News and notes from aound town:
• Maybe they’re not the Pawn Stars that you see on the popular television program on the History Channel, but business is good at Lawrence’s Jayhawk Pawn & Jewelry, 1804 W. Sixth St. So good, in fact, that the store has plans for a more than $700,000 expansion. The store has received a building permit from the city to essentially double the store’s space.
John Geery, the store’s manager, said business always has been good at the pawn shop, but it has about doubled over the last several years. Now, though, it has gotten to the point the store is becoming too cramped.
“We’ve got merchandise piled up on merchandise,” Geery said. “I’m a big fan of having a lot of stuff to show people, but it has gotten to the point that we need to do something.”
Plans call for the building to expand to the east, with some parking being moved to the back of the building. Construction is scheduled to start this spring.
Once the project is completed, expect the pawn shop to expand its offerings in both guns and jewelry. Geery said business for both has been good.
And yes, Geery says he does often get asked whether the Pawn Stars television show has helped business. He’s not sure whether it has brought new people into the store, but he is confident it has helped people better understand what a pawn shop is. I got a taste for what a pawn shop is back in December of 2008, when I spent a day there and wrote an article about it. I discovered it is a great place for odd stories. I just wished I would have pitched the idea to a TV executive.
• A plan to build more t-hangar space at the Lawrence Municipal Airport has been put into a holding pattern by city commissioners. At their meeting Tuesday evening, commissioners said they wanted more information about whether the project would be financially self-supporting. The city’s Aviation Advisory Board is recommending building 20 new t-hangars at a cost of about $1.3 million, in part because the airport has a waiting list of about 40 pilots who want t-hangar space. At one point in time, it looked like the project would about break even. But city staff’s analysis found that rental revenue from the hangars — even when you take revenue from the 30 t-hangars that exist at the airport today — isn’t enough to cover the costs. For the first 12 years of the project, the city will have to take money from its general bond fund to cover the payments. Overall, the subsidy would be about $1 million over a 12-year period. The project would start repaying the bond fund in its 13th year, and would fully repay the bond fund by year 21. At year 30, the hangars are projected to be about $1.2 million in the black. But in the interim, the subsidy would reduce the city’s ability to do other citywide projects, or would force the city to raise the mill levy to make up the difference.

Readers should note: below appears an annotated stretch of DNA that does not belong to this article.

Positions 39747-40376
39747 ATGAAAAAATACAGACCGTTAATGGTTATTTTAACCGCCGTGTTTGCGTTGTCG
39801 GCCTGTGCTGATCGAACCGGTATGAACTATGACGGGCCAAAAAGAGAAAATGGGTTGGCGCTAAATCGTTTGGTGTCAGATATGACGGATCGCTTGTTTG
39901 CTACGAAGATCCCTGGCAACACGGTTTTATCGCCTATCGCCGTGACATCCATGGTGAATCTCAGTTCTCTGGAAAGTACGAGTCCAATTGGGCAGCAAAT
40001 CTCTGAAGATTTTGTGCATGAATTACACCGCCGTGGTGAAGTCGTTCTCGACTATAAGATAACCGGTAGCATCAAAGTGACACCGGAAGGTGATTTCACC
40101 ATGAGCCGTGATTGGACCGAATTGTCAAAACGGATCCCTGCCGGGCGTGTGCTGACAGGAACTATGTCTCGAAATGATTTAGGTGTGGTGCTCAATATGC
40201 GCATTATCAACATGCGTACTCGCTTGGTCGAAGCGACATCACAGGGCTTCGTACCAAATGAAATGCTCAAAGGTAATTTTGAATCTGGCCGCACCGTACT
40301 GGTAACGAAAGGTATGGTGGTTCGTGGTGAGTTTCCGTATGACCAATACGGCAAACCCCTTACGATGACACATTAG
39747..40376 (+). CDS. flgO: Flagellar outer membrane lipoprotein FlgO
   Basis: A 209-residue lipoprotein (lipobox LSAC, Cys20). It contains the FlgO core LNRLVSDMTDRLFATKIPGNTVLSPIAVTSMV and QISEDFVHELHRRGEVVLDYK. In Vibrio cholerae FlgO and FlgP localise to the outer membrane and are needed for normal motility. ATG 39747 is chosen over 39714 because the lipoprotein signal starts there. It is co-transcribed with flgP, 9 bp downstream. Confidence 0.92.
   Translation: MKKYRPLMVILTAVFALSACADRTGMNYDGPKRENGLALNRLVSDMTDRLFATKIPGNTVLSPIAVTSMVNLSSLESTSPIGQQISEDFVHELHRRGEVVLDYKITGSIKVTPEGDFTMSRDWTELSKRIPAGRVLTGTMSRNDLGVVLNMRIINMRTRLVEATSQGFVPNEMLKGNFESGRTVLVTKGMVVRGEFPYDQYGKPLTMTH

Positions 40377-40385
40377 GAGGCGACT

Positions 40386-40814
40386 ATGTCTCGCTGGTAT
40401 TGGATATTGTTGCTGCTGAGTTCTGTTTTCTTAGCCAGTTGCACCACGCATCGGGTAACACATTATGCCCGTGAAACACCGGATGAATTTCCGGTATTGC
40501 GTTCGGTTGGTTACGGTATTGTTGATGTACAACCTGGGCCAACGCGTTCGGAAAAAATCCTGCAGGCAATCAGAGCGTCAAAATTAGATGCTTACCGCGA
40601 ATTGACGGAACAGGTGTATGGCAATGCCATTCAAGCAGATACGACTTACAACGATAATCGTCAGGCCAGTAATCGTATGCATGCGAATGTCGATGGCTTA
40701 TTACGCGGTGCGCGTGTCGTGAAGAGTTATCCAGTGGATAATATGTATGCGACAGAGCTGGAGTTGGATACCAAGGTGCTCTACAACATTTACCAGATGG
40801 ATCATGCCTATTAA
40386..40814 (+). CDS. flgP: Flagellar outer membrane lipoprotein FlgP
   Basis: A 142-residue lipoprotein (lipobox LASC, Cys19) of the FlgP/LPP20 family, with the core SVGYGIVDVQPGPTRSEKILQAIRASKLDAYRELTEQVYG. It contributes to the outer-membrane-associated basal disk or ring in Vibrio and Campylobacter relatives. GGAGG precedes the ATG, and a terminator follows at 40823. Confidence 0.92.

But members of the Aviation Advisory Board asked city commissioners to take a harder look at the project. They said if the airport can host 20 more planes a year, that there could be a significant boost in taxes that the city collects in fuel sales at the airport. Tom Kern, who is president and CEO of the chamber of commerce and a member of the aviation board, ran an analysis that estimated the city could receive another $100,000 a year in fuel taxes. That could be a game-changer in the financial analysis of the project. City commissioners are expected to receive another report on the project in the coming weeks.
• The issue continues a trend of the city commission trying to figure out how much to invest in the airport. The commission has expressed optimism the airport can spur economic development in the city. Already, the city has spent around $600,000 to extend a city water line to the airport. But in November it scaled back plans for $1.9 million worth of sewer improvements at the airport.
A big question is whether Lawrence-based DAR Corp. still has plans to locate a new facility at the airport. DAR in March 2009 said it was seriously considering the airport for a new engineering and production facility for a prototype aircraft that DAR would be designing for a Chinese company. The project is expected to employ up to 65 engineers, mechanics and other technical positions during its first five years. The average salary would be near $80,000 a year.
But then in January, DAR officials confirmed that Salina also was a strong contender for the project, if the deal with the Chinese materializes.
I talked with Willem Anemaat, president of DAR Corp., today and he said Lawrence is still in the running for the project. But first the deal with the Chinese must get completed. The private Chinese company must get governmental approval to have the design work for the plane done in the U.S. That has been a complicated process as the Chinese government has become more concerned about China’s struggles to engineer many of the projects that get built in China.
But Anemaat said he hopes the project gets a ruling in the next three months. At that point, it becomes a contest between Lawrence and Salina. It sounds like Salina has some issues going for it. The Hawker Beechcraft plant in Salina has been laying off employees, many of which are just the type DAR will be looking for. The Salina airport also is home to a vocational school that trains aircraft workers. But DAR has a close relationship with Kansas University, having been founded by Dr. Jan Roskam, a former distinguished professor in aerospace engineering at KU.
“It primarily comes down to whether we can get the right people in Lawrence,” Anemaat said. “It is going to be a really tough choice for us.”